The Mars Atmosphere and Volatile Evolution spacecraft (MAVEN) had to change its original orbiting course to avoid a direct collision with one of Mars’ moons, in this case, the dark moon Phobos. The maneuver was not pre-scheduled by NASA’s engineers as they had to act quickly to avert a collision that could destroy the spacecraft instantly.
NASA’s MAVEN was launched in 2013 and has been orbiting Mars for over two years know. The intention of the space probe is to analyze the planet’s upper atmosphere, the ionosphere, and the interactions that can be produced between the planet’s ecosystem and the sun and solar winds.
Last Tuesday, NASA conducted a particular maneuver for the space probe not to crash into the dark moon of Phobos. The engineers forced a rocket motor burn that increased the speed of the spacecraft by 0.4 meters per second, which is less than 1 mile per hour. However, even when it seems meaningless, this speed increase is the reason why the MAVEN will not crash into the moon, as the spacecraft will fail the moon orbit by 2.5 minutes.
According to the registers, this is the first time since MAVEN is orbiting Mars that an avoidance maneuver is required. The risk of collision presented on February 28 is also the first one since 2014. Both orbiting paths of the MAVEN and Phobos are well-known by the scientific team in charge of the mission. However, the spacecraft was forced to perform an emergency maneuver, which intrigued the engineers working at NASA.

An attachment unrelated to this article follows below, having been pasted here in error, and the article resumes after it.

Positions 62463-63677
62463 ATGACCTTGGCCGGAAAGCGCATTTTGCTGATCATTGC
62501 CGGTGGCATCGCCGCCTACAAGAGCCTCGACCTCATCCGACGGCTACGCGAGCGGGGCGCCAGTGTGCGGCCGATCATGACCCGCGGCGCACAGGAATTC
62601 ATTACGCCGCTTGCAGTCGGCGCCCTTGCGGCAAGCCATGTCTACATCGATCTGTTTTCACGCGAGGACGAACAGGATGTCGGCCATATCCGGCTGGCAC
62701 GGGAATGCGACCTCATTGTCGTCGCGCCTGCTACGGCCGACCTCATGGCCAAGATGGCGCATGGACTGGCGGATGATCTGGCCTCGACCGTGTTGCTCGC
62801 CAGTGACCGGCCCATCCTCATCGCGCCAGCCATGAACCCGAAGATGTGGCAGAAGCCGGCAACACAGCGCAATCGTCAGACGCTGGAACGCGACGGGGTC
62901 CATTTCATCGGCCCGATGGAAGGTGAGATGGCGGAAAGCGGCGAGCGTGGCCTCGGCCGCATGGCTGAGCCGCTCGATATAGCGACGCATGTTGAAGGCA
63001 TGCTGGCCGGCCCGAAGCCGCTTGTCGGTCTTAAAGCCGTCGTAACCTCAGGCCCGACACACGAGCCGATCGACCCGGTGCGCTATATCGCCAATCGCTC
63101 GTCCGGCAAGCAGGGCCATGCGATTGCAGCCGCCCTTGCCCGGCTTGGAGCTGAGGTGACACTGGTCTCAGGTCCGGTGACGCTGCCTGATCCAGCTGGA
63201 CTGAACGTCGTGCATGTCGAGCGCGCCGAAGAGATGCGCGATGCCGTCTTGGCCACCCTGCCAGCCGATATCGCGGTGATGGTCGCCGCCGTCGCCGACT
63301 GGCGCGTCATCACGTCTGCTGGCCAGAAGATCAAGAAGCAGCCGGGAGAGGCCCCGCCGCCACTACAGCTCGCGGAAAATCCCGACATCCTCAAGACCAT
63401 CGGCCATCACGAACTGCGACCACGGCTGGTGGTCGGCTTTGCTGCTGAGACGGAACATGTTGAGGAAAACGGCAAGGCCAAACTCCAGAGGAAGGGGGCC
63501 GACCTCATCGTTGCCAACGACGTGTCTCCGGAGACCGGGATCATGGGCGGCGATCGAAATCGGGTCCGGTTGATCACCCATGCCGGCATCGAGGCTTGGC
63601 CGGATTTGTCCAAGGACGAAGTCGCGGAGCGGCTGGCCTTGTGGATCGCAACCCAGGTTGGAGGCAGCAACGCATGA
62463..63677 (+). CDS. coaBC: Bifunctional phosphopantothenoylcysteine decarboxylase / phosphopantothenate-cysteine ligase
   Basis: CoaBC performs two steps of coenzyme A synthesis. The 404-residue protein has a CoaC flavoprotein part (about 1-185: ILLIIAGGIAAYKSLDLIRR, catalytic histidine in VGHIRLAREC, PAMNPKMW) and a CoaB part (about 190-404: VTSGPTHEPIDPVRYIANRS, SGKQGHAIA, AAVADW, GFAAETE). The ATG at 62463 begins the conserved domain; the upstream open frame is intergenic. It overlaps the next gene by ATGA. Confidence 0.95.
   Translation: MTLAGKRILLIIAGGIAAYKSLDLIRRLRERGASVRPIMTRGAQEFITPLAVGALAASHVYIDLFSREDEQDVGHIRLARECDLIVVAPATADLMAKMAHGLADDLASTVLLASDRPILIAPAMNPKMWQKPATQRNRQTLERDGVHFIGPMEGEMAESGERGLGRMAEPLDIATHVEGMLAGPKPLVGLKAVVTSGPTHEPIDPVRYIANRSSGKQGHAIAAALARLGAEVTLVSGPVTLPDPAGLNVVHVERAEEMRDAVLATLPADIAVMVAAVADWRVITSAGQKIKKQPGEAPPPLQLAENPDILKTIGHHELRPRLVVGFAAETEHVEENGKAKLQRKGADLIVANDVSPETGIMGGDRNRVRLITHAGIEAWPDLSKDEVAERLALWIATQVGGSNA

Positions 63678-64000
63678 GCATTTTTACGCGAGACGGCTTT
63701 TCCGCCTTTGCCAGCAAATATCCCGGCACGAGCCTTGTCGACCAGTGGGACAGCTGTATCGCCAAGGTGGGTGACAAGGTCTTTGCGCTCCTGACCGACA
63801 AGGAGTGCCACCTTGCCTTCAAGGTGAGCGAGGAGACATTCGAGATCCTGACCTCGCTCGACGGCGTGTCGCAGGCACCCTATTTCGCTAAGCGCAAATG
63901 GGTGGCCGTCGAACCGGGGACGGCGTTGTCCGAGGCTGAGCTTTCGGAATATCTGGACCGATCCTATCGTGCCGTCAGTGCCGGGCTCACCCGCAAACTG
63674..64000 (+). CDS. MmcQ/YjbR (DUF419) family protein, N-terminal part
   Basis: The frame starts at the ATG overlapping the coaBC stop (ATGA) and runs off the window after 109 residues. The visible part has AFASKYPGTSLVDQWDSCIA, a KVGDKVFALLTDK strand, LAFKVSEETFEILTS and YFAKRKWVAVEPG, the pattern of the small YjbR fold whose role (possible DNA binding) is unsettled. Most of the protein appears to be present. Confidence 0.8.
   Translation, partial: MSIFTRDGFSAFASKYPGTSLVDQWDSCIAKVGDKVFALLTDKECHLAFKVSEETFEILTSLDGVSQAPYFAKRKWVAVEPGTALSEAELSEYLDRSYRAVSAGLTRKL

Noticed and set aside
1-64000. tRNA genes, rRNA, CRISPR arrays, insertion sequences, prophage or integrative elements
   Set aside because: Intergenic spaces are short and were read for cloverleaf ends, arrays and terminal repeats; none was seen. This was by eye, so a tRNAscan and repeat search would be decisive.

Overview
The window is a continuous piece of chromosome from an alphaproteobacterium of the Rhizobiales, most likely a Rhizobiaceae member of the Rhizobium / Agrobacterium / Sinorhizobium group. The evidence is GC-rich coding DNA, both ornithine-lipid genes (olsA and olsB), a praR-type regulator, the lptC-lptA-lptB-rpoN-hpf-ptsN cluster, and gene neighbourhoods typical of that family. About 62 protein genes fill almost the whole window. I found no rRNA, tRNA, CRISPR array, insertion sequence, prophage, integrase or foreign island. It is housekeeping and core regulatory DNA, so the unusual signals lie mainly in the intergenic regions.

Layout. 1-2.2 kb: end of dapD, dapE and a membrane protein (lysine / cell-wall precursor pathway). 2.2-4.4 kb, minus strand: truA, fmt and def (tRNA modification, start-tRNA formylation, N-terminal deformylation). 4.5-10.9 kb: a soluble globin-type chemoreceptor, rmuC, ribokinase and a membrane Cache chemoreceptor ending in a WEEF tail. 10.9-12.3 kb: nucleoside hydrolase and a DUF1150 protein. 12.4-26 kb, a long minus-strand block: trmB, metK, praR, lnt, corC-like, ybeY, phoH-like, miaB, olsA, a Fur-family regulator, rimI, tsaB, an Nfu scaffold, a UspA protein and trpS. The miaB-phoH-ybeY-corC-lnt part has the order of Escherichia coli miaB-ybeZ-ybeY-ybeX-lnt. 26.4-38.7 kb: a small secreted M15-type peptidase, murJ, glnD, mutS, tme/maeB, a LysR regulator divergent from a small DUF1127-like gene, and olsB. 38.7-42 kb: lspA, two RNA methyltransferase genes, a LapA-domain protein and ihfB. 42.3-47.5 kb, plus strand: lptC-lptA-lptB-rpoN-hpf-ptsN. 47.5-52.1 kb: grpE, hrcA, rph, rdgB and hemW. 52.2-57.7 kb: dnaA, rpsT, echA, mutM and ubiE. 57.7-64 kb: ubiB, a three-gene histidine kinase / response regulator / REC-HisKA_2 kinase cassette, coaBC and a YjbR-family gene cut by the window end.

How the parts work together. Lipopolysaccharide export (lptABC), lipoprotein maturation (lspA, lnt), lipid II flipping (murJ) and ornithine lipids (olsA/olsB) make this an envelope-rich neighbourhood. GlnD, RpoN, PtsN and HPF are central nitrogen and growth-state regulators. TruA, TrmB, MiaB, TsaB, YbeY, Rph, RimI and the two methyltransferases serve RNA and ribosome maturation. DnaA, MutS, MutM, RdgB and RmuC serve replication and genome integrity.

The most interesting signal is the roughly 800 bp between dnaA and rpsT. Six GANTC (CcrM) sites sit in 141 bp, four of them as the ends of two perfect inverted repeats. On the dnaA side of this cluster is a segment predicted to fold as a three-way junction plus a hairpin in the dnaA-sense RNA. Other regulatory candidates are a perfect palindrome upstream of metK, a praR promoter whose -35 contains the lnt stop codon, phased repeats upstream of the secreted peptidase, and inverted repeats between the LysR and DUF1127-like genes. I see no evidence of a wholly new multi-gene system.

How does NASA avoid collisions?
Given the fact that MAVEN has an elliptical orbit around the Red Planet, the path that follows can cross another object’s orbit at a particular moment. In this case, there are many chances that MAVEN and Phobos cross each other paths at any time of the year. These possibilities increase the risk of a collision that could destroy the spacecraft and with it years of investigations.
However, given the risk that this represents, there is a team of investigators that are continuously tracking each space object orbit to know when a space probe could be in danger. These exhaustive observations are made at NASA’s Jet Propulsion Laboratory in Pasadena, California, and there is where the sound alarm regarding the possible collision of MAVEN came from.
The team of investigators knew the possibility of the collision a week earlier, and this allowed the preparation of a mechanism to avoid it. The observations showed how there was a real chance of the moon and MAVEN colliding on March 6, giving the fact that both orbits would have encountered its crossing points very closely. And given the size of the moon Phobos, there was a good chance that they would collide if no actions were taken.
“Kudos to the JPL navigation and tracking teams for watching out for possible collisions every day of the year, and to the MAVEN spacecraft team for carrying out the maneuver flawlessly,” said MAVEN Principal Investigator Bruce Jakosky of the University of Colorado in Boulder.